For any stargazers out there feeling eclipse withdrawals, the universe has good news: the longest lunar eclipse of the 21st century will occur on the evening of July 27. The bad news? If you’re reading this within U.S. borders, you won’t be able to watch from home.
This eclipse will be completely visible in Eastern Africa and Central Asia from 3:30 p.m. to 5:13 p.m. EDT, while viewers in Western Africa, Eastern Asia, South America, Europe, and Australia will catch a partial glimpse, according to Temi Adebowale at Popular Mechanics. Including phases where the moon is partially masked, the event will last nearly four hours total.
Unlike solar eclipses like last year’s much-hyped summer spectacular, in which the moon passes between the Earth and the sun, blocking the sun from view, a lunar eclipse occurs when the Earth passes between the moon and the sun, obscuring the moon from the sun’s illumination. So, rather than darkened skies, viewers will be treated to a ruddy red visage that’s often dubbed a “blood moon” (though the most finicky reserve this term for a series of four consecutive lunar eclipses).
Eerie as it may be, the moon’s face appears rouged for the same reason the sky looks blue to our eyes. Though concealed by the sun, the moon is still flecked with a few stray particles of light filtered through Earth’s atmosphere. Air on Earth scatters shorter-wavelength light, including most of the blues and greens (which trickle down to us on the planet’s surface), leaving the longer reds to spotlight the moon.
The reason this lunar eclipse will be a particularly long one is because the moon will be passing almost directly through the central part of Earth’s shadow, while the moon is at a particularly distant point from Earth in its monthly orbit. During the summer months, Earth also swings out to its furthest distance from the sun, allowing it to cast a particularly long shadow. These three factors are what have lengthened the duration of July’s eclipse to 1 hour and 43 minutes, which NASA estimates will be the longest total lunar eclipse of the 21st century. To put this in perspective, it falls just four minutes shy of the longest lunar eclipse possible for Earth’s most faithful satellite.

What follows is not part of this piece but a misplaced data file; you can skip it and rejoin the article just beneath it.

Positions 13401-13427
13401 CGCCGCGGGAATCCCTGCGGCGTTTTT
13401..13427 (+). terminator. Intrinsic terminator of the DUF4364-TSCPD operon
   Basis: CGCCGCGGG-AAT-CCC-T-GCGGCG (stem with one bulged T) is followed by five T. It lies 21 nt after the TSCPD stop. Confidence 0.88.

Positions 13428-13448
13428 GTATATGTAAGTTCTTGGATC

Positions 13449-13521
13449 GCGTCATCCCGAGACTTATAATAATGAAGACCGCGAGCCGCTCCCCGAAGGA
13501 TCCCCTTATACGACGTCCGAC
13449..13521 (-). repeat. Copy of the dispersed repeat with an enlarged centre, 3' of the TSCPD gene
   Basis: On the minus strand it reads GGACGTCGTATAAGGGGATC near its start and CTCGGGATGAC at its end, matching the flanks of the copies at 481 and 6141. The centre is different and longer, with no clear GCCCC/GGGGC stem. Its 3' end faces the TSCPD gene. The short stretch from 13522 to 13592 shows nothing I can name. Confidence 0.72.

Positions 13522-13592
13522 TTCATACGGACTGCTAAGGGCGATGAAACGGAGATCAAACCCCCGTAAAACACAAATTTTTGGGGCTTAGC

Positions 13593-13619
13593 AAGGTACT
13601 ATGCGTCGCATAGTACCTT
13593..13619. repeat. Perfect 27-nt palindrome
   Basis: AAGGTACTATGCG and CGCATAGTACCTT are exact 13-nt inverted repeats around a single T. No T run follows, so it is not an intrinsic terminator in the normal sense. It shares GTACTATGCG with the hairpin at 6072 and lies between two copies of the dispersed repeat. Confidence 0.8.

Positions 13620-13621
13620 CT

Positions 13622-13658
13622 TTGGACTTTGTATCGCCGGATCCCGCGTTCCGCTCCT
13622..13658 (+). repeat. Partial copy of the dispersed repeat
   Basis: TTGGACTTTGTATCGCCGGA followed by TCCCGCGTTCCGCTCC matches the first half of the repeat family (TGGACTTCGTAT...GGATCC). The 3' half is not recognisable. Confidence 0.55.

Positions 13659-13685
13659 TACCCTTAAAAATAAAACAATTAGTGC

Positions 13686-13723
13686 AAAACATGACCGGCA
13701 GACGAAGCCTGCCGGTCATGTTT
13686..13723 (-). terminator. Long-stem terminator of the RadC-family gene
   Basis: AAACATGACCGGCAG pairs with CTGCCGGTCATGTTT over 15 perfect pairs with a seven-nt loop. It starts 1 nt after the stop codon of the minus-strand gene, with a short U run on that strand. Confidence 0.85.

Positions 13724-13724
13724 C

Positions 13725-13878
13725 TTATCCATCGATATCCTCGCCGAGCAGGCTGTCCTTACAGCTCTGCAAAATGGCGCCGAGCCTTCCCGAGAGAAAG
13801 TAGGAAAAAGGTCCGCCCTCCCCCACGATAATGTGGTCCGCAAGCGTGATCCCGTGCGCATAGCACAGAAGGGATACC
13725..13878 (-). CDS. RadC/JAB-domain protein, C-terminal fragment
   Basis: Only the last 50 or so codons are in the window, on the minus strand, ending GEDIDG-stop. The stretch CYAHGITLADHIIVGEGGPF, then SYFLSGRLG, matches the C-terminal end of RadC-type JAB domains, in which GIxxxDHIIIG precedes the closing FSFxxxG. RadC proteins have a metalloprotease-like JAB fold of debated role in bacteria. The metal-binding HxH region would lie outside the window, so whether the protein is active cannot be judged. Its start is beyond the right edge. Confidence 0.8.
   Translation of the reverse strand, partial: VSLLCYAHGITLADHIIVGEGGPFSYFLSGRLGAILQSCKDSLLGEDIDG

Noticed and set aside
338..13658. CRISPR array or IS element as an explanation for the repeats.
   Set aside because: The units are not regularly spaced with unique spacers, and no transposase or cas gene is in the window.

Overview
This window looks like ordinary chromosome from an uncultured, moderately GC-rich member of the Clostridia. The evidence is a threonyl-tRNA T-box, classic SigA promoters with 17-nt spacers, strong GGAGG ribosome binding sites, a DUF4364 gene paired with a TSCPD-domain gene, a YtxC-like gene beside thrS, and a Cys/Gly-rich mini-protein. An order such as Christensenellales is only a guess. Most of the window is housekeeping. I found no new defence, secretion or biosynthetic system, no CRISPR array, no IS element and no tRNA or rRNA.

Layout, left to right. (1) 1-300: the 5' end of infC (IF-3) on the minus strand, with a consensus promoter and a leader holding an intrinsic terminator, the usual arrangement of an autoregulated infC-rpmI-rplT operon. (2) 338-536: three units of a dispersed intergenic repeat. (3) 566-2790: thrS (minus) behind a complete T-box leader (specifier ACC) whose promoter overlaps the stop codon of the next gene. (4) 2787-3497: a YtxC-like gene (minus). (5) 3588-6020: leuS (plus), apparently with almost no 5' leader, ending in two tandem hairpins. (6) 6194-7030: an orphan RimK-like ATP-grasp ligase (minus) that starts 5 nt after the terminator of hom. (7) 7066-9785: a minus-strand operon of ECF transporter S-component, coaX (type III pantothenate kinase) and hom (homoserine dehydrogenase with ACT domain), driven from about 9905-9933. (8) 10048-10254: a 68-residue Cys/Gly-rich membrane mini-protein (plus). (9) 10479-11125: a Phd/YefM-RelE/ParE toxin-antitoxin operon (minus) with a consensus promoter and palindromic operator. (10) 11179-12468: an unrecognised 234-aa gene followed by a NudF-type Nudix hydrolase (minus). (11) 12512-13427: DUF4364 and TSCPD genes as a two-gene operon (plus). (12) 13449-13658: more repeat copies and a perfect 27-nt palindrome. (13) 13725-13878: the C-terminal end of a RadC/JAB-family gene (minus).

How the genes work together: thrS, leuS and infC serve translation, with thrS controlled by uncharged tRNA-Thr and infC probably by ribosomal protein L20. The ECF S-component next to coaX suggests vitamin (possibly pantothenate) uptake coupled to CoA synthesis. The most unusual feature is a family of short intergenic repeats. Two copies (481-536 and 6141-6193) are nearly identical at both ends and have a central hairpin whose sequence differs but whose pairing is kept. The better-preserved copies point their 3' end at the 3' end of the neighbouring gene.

As an added celestial bonus, around the same time, stargazers may spot Mars at its closest position to Earth in 15 years, making the red planet appear about 10 times brighter than usual. Peak proximity will occur at 3:50 a.m. EDT on July 31. Yankee night owls, rejoice—this phenomenon will be visible worldwide. And the lucky viewers abroad may have the chance to see both celestial bodies enrobed in crimson at once.
For those outside the lunar eclipse’s line of sight, the Virtual Telescope Project will be livestreaming the moon’s descent into darkness beginning at 2:30 p.m. EDT.
Because the line of view is directed at the moon instead of the sun, lunar eclipses, unlike solar eclipses, are completely safe for full frontal viewing. So for any presidents that might be reading this, don’t worry: this time, it’s OK to stare.
Update, July 23, 2018: This piece’s headline has been changed to reflect that the eclipse is occuring this week.
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